But while the Osmanthus has thrived in China for thousands of years, only the affluent could plant this flower in ancient China. The flower has been used for years as a representation of love and romance.
Botanical Name: Nelumbo nucifera (Species)
The magical lotus needs no introduction. This water-loving plant dominates various literature materials.
Authors and thespians alike continually use the lotus as a classic example of overcoming adversity, considering the many obstacles the plant surmounts before it can bloom.
Lotus also has strong links to Buddhism, where it represents wisdom, peace, purity, and perfection. The flower is also a mark of honor and humility.
Botanical Name: Lilium (Genus)
Lilies are famous for their mysterious growth cycle, which includes dying, re-flowering, and dying again. That explains the flower’s significance, particularly in Chinese traditions.
According to Chinese people, lilies symbolize fortune, happiness, and the endless cycle of life.
Botanical Name: Magnolia (Genus)
Magnolias are known for many things, including their interesting history, medicinal properties, and high resilience compared to other common flower species.
In China, the magnolia is also a symbol of honor, purity, wealth, beauty, and femininity.
Botanical Name: Impatiens balsamina (Species)
Christened ‘the flower of July’ in China, balsamine is another flower with deep symbolism in Chinese culture.
The plant produces several cultivars, including garden balsam, rose balsam, and spotted snapweed. All these varieties are associated with beauty, energy, and eternity.
13. Chinese Carnation
Botanical Name: Dianthus chinensis (Species)
Also known as China pink, Chinese carnation is a flowering plant that produces stunning blossoms which feature a solid white color or an assortment of colors, usually with hues of purple or pink.
The plant is associated with love, gratitude, and magic in Chinese culture.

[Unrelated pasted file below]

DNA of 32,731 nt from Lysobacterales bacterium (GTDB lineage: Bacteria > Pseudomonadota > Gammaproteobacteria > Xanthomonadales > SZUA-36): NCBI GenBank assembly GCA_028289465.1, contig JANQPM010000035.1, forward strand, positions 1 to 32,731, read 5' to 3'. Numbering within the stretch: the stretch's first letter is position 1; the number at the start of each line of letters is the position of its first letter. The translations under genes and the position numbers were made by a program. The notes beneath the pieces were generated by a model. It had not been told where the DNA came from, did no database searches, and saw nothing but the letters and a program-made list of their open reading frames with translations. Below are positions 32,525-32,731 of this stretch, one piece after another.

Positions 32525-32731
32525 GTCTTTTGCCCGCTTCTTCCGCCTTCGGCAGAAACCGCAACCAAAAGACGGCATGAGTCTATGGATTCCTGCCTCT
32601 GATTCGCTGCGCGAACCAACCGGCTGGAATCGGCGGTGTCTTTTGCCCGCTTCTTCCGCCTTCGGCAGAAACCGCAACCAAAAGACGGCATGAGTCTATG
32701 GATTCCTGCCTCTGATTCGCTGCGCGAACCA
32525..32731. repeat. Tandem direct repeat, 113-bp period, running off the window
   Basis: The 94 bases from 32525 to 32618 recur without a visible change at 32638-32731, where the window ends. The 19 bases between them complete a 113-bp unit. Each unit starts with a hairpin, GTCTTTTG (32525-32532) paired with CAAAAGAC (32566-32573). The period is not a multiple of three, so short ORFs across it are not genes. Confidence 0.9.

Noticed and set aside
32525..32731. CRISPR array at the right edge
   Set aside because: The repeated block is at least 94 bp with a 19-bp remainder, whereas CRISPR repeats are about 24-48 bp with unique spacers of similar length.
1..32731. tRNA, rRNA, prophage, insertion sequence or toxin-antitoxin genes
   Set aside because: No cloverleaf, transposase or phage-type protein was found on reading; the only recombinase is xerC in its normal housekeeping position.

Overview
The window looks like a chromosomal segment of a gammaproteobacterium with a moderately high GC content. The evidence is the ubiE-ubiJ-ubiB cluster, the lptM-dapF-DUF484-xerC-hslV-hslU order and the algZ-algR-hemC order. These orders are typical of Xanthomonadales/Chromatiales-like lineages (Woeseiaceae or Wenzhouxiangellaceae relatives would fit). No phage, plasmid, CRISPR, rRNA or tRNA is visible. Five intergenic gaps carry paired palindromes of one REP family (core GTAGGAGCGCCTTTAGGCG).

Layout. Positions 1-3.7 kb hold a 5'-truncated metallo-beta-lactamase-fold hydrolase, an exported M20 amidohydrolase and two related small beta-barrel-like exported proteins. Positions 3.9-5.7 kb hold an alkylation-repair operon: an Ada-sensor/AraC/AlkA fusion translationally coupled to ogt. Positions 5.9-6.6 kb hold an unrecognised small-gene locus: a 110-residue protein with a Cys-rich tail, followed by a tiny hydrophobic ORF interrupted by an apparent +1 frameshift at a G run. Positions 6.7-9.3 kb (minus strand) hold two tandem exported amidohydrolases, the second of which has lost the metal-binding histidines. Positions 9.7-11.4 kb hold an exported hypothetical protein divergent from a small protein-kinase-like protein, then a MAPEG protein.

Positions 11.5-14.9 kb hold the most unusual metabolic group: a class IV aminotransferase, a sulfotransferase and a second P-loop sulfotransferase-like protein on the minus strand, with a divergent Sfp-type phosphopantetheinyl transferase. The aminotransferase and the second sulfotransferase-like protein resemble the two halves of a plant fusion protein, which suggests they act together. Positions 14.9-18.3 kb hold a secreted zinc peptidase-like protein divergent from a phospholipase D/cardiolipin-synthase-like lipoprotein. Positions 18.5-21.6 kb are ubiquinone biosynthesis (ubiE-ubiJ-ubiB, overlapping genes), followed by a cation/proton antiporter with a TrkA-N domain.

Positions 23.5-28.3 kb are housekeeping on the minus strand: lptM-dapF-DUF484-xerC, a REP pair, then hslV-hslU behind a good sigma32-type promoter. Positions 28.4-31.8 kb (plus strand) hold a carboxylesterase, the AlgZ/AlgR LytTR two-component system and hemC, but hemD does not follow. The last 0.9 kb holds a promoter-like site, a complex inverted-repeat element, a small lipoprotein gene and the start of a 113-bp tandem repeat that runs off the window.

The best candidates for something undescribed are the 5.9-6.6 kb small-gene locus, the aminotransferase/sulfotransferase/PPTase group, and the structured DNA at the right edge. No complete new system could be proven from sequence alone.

14. Chinese Plum Blossom
Botanical Name: Prunus mume (Species)
Chinese plum blossom is one of the hardiest flower species in the world. The plant is known to blossom even during winter, defying all the vagaries of winter weather.
No wonder the Chinese people associate this flower with hope, vitality, endurance, and inner strength.
Botanical Name: Chimonanthus praecox (Species)
While the Chinese plum blossom can bloom even in the dead of winter, wintersweet only blossoms in winter. That makes it the hardier of the two plants.
Wintersweet produces bowl-shaped flowers that exude a sweet fragrance, which explains its moniker. The flower resonates with qualities of strength, fearlessness, and willpower.
16. Hibiscus Flowers
Botanical Name: Malvaceae (Family)
Hibiscus is a medicinal plant that needs no introduction. The plant is commonly used to stimulate appetite, promote diuresis, relieve respiratory congestion, and clear summer heat.
Hibiscus is also famous for its enchanting blossoms, which can range in color from red and orange to yellow, pink, etc. In China, the hibiscus flower represents affluence, fame, splendor, and glory.
Botanical Name: Narcissus pseudonarcissus (Species)
Narcissus grows natively in various regions in China. However, targeted cultivations mainly occur in Fujian and Zhejiang.
The literal translation of Narcissus is “water goddess.” And according to Chinese legend, this flower can expel evil spirits.
Botanical Name: Camellia japonica (Species)
Did you know that the oil obtained from the camellia plant is traditionally used in sharpening knives and blades?
I can bet another fun fact you didn’t already know is that this plant is native to China, where it’s associated with young sons and daughters.
Botanical Name: Gardenia jasminoides (Species)